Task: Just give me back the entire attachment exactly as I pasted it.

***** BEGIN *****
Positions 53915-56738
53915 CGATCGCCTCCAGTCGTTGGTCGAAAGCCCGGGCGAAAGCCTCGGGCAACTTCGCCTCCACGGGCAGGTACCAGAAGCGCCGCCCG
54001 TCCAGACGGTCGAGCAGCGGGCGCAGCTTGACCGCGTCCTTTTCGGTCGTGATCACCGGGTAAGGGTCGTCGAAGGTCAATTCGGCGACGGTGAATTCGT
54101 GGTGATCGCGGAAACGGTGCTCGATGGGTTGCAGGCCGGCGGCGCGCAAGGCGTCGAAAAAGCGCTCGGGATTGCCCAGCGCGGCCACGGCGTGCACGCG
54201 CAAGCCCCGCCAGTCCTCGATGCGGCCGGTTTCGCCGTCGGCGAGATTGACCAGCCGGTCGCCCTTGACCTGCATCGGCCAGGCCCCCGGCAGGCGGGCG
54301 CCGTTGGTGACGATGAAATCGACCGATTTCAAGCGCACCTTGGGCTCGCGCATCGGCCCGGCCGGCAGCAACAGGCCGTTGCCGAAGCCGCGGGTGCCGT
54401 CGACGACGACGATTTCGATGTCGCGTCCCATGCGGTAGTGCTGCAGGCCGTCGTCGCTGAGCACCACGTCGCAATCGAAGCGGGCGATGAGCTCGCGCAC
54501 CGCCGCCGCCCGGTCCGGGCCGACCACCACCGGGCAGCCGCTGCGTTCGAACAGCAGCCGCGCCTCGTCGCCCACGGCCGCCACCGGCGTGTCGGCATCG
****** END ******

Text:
Positions 53915-56738
53915 CGATCGCCTCCAGTCGTTGGTCGAAAGCCCGGGCGAAAGCCTCGGGCAACTTCGCCTCCACGGGCAGGTACCAGAAGCGCCGCCCG
54001 TCCAGACGGTCGAGCAGCGGGCGCAGCTTGACCGCGTCCTTTTCGGTCGTGATCACCGGGTAAGGGTCGTCGAAGGTCAATTCGGCGACGGTGAATTCGT
54101 GGTGATCGCGGAAACGGTGCTCGATGGGTTGCAGGCCGGCGGCGCGCAAGGCGTCGAAAAAGCGCTCGGGATTGCCCAGCGCGGCCACGGCGTGCACGCG
54201 CAAGCCCCGCCAGTCCTCGATGCGGCCGGTTTCGCCGTCGGCGAGATTGACCAGCCGGTCGCCCTTGACCTGCATCGGCCAGGCCCCCGGCAGGCGGGCG
54301 CCGTTGGTGACGATGAAATCGACCGATTTCAAGCGCACCTTGGGCTCGCGCATCGGCCCGGCCGGCAGCAACAGGCCGTTGCCGAAGCCGCGGGTGCCGT
54401 CGACGACGACGATTTCGATGTCGCGTCCCATGCGGTAGTGCTGCAGGCCGTCGTCGCTGAGCACCACGTCGCAATCGAAGCGGGCGATGAGCTCGCGCAC
54501 CGCCGCCGCCCGGTCCGGGCCGACCACCACCGGGCAGCCGCTGCGTTCGAACAGCAGCCGCGCCTCGTCGCCCACGGCCGCCACCGGCGTGTCGGCATCG